Rinse, the San Francisco-based dry cleaning and laundry delivery service, has closed a $14M Series B round of funding. This comes after a $6M Series A last year, meaning the startup has now raised about $23.5M in three rounds. The round is being led by Partech Ventures, with participation from existing investors including Javelin Ventures, Arena Ventures, Accelerator Ventures, and Structure Capital. Rinse was started in 2013, at the height of the on-demand boom. At the time companies like Washio (which is now shut down) offered to pick up your dry cleaning within an hour and return it the next day. But Rinse had a different model. Sticking to the belief that no one really needed their dry cleaning picked up within an hour, Rinse focused on nightly pickups between 8-10pm with standard return times (unless you wanted to pay extra for faster service).
Walmart to Buy Bonobos, Men’s Wear Company, for $310 Million
Walmart has agreed to acquire the men’s clothing company Bonobos for $310 million. The purchase is part of a sweeping effort by the world’s largest retailer to revamp its business model as it tries to better compete with Amazon, which on Friday announced that it would buy the upscale grocer Whole Foods for $13.4 billion. Bonobos, founded 10 years ago in New York, began by selling simple chino pants on the internet. In recent years, it has expanded to offer shirts, suits and other men’s clothing, and has opened dozens of brick-and-mortar locations, as well as boutiques in Nordstrom department stores, a previous investor in the start-up.
Collective Health’s Goal: Medical Benefits That Work
The No. 2 company in the WSJ’s Tech Companies to Watch says insurance can be less costly for employers and less frustrating for workers... As costs for health care keep rising, Collective Health Inc. is counting on companies turning to it for better ways to spend their medical dollars. Collective Health administers health benefits for businesses that self-insure, meaning they cover their employees’ medical claims themselves instead of paying premiums to an insurer. Most large and many small and midsize companies self-insure because it lets them customize their benefits and save money in the long term.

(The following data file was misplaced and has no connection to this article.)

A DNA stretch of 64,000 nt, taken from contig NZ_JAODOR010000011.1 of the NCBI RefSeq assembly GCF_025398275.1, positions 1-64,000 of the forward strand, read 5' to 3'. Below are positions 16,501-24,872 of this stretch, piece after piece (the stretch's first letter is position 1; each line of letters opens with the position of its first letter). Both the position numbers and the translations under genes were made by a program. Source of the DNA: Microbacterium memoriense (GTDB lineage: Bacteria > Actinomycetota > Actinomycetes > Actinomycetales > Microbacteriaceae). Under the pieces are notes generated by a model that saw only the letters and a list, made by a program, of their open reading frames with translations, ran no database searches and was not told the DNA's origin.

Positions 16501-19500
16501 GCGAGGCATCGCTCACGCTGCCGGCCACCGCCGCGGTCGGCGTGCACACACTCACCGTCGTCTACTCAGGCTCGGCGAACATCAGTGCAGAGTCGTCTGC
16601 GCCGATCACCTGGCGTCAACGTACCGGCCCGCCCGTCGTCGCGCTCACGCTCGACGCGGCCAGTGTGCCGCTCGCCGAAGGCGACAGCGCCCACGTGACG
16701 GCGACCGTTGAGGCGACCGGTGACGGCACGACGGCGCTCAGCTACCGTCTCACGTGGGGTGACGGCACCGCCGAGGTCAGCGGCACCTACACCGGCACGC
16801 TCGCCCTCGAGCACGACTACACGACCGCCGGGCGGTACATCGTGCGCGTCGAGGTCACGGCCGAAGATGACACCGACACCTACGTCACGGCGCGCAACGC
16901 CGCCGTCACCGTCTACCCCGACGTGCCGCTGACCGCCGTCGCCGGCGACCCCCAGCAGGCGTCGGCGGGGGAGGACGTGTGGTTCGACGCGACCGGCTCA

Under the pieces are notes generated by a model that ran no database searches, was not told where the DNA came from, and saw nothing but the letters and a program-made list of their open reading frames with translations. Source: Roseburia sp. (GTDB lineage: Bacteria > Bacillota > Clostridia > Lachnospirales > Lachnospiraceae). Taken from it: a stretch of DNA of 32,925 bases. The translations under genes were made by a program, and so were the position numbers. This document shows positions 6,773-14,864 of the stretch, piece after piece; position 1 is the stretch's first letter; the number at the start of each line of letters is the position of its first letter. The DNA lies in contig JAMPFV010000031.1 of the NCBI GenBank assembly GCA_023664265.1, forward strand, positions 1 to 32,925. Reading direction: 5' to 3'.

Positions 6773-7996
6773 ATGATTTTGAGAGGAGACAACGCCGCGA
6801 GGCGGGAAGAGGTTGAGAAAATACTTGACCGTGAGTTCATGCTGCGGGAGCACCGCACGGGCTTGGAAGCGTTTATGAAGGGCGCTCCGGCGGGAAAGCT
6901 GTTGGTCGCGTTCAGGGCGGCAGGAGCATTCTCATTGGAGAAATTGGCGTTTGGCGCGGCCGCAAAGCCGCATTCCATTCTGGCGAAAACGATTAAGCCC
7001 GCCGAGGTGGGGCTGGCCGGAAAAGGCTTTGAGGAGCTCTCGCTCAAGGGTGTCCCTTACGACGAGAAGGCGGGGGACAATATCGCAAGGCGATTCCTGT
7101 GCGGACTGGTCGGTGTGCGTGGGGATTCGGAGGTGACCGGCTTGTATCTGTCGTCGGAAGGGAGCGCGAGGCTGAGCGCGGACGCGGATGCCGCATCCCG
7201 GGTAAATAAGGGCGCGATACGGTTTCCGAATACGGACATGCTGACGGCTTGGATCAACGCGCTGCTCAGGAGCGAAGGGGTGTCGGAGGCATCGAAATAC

The Wall Street Journal's Top 25 Tech Companies to Watch
#22 Acorns - The Wall Street Journal set out to identify companies that show signs of becoming emerging leaders. A data analysis assessed their founders' experience, investor track record, amount of investments raised, growth of workforce and buzz about the company. These five factors were given an equal weighting to calculate a maximum score of 100.
Eero Offers a Tool to Eliminate Wi-Fi Dead Spots
The company, ranked fifth in WSJ’s Tech Companies to Watch, believes its independence gives it an edge... After a lifetime of repairing internet connections for friends and family, Nick Weaver had seen it all. “I’ve been the guy who’s had to fix the internet for my friends and family my entire life,” Mr. Weaver says. One huge improvement equipment makers could make, he recognized soon after Wi-Fi came along, would be to fix the gaps in service that people experience in their homes, causing dead spots that people have to avoid if they want to stay connected when using their computers or phones.
Eero's New Router Doubles as a Bouncer for your Smart Home
GENERALLY SPEAKING, YOUR router has one job: keep those internet juices flowin'. When Eero launched its mesh router, it made waves by stringing multiple devices together so that your Wi-Fi could reach more places in your home and run more quickly. The concept of "mesh networking" took off and soon, everyone else copied the idea. Now even Netgear and Linksys want to sell you a three-part mesh system. Your Wi-Fi options are better and faster than ever, but Eero lost its advantage.